Yi Hong’s program note:

My crafting of the libretto was informed by my experiences singing and composing music for both prose and poetry. Vaughan Williams’ “Valiant-for-Truth,” a setting of Bunyan’s allegorical novel The Pilgrim’s Progress, inspired much of the prose dialogue in the libretto. Eliot’s final aria, also the final scene of the opera, takes the form of a Spenserian sonnet. Most importantly, I cast three poems by nineteenth-century English poet, Christina Rossetti, as the emotional centerpieces of three different scenes in the opera. A book of Rossetti’s poems was the muse I used to get myself writing each day. In the end, I found some of her poems so pitch-perfect, so lovely and touching in their simplicity and lyricism, that I decided to build particular scenes around them. That Rossetti’s poetry at times explored love for women made her work especially appealing to me for scenes between Annelise and Daniela. Her verse had the uncanny quality of sounding both modern and antique at once, which suited the nature of the social and personal dilemmas facing the two couples in our opera.

Who narrates in music?

Is it the job of the composer to decide that one’s music is narrative, non-narrative, or subverts narrative? Or is that entirely out of the composer’s control? Is it in fact the job of the listener to hear narrative, not hear narrative, or hear a subversion of narrative? If it is both, are there any aspects that are always controlled by the composer? Or can willful listening remove any authority from the composer?

jarred, part two

Today I want to pick up where I left off yesterday. I began my reflection/analysis of jarred from the beginning of the piece, working my way through bar 48. This was the first large section ofjarred.

What follows after the fermata in bar 48 is really a development section. At the time, I believed that I was writing many short phrases in a row, but there is too much continuity between them for true independence. Continue reading

jarred, part one

jarred, first measurejarred was the first piece I composed in my masters degree program at UCSD. It was written during the first-year composition seminar 203A, with Roger Reynolds as the primary instructor (Rand Steiger came in for the last class that quarter, but the piece was mostly done by that point). Continue reading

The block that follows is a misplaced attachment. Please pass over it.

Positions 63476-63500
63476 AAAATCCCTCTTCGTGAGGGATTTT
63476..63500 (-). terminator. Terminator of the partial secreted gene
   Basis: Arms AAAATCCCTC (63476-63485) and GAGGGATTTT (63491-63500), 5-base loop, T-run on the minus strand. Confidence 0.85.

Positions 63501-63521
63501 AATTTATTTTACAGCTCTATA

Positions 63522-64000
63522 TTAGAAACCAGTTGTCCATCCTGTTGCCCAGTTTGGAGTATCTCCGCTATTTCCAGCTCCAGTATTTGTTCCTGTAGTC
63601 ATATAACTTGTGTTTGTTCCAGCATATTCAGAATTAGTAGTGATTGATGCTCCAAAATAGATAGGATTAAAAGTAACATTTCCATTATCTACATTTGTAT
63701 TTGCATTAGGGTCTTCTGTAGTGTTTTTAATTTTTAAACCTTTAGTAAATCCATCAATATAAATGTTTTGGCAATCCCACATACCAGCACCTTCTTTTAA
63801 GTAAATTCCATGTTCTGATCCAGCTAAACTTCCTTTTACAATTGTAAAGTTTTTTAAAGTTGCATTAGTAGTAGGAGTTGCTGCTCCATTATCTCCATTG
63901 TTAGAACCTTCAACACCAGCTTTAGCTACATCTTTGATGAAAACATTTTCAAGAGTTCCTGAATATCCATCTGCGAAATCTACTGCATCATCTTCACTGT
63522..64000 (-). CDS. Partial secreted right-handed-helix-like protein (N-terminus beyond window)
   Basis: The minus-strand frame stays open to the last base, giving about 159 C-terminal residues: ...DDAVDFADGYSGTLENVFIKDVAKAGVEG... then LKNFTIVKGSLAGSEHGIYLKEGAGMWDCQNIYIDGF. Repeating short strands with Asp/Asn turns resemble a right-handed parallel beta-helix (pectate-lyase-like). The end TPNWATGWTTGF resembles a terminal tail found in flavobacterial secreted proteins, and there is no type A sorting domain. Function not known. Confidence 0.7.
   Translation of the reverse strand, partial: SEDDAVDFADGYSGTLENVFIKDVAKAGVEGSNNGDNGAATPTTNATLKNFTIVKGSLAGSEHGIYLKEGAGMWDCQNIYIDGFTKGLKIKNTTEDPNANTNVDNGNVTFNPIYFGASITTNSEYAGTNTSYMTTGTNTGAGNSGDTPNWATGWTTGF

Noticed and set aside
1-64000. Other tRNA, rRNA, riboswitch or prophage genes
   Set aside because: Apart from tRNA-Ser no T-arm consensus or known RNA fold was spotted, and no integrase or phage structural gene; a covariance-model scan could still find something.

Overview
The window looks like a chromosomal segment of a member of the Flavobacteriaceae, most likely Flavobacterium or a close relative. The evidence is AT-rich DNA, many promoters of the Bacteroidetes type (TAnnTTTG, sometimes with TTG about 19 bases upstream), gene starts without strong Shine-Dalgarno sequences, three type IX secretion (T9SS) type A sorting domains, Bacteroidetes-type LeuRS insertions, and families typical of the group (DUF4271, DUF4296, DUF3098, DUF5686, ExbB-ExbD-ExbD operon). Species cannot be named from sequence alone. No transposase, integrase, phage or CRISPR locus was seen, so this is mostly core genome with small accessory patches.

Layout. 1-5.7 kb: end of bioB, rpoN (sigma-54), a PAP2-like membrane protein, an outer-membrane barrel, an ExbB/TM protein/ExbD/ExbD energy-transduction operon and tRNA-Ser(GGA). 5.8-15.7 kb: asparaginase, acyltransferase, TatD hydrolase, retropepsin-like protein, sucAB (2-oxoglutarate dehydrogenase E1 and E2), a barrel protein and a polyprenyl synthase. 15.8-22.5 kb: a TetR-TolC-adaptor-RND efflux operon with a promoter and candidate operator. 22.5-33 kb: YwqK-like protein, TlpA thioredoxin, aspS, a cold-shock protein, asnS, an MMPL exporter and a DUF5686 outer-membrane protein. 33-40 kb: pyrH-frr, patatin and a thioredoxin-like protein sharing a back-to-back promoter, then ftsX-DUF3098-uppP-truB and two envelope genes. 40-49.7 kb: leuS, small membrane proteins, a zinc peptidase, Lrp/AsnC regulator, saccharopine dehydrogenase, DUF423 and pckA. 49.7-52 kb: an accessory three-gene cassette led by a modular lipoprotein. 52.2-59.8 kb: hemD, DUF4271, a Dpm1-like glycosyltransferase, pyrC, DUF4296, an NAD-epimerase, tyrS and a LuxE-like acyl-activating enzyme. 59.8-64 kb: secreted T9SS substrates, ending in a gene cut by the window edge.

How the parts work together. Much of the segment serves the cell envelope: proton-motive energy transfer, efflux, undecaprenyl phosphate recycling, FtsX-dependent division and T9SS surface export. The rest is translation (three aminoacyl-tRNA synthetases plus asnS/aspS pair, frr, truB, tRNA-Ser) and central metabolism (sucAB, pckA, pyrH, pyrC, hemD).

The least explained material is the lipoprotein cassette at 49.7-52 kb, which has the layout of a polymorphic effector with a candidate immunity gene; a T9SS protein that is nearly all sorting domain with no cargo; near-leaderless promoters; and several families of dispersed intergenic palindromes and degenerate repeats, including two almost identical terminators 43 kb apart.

Self-analysis project

In January next year I will be taking my qualifying exams for the PhD in composition. This involves five faculty members, three from music and two from elsewhere, who will give me three questions to write responses to. After two weeks of writing, I will have an oral defense of my answers with the committee.

One of my topics is a self-analysis of my work as a composer. This is a rather daunting task, as I have many works that I would still consider to be important to me. Continue reading

Schoenberg’s 1st Chamber Symphony

I am, admittedly, a complexity junkie. While I can find enjoyment in simplicity, especially in visual arts, I typically like complicated plots, inconsistent (or, in my take, realistic) characters, profound or difficult ideas, and chaotic jumbles. While I enjoy stand-up comics, I love Arrested Development or a movie like M.A.S.H., in which you can finish watching it and feel like you have only grazed the surface of the work. My previous composition teacher, Roger Reynolds, would describe this as something like the “palpability of multiple dimensionalities.” I would tend to use a simpler word: depth. Continue reading

Call to Action

Last week I became the owner of something that I’m sure many people desperately wanted after the premiere of Predator: Arnold Schwarzeneggar’s autograph. Sadly, though, mine was an ink stamp on my diploma from the University of California. Not much in the way of resale value.

And will it be worth much else? I now have my Master of Arts in Music. When does the money start rolling in? (Right after I find a pot of gold, if some BA in English folks don’t find it first.) Continue reading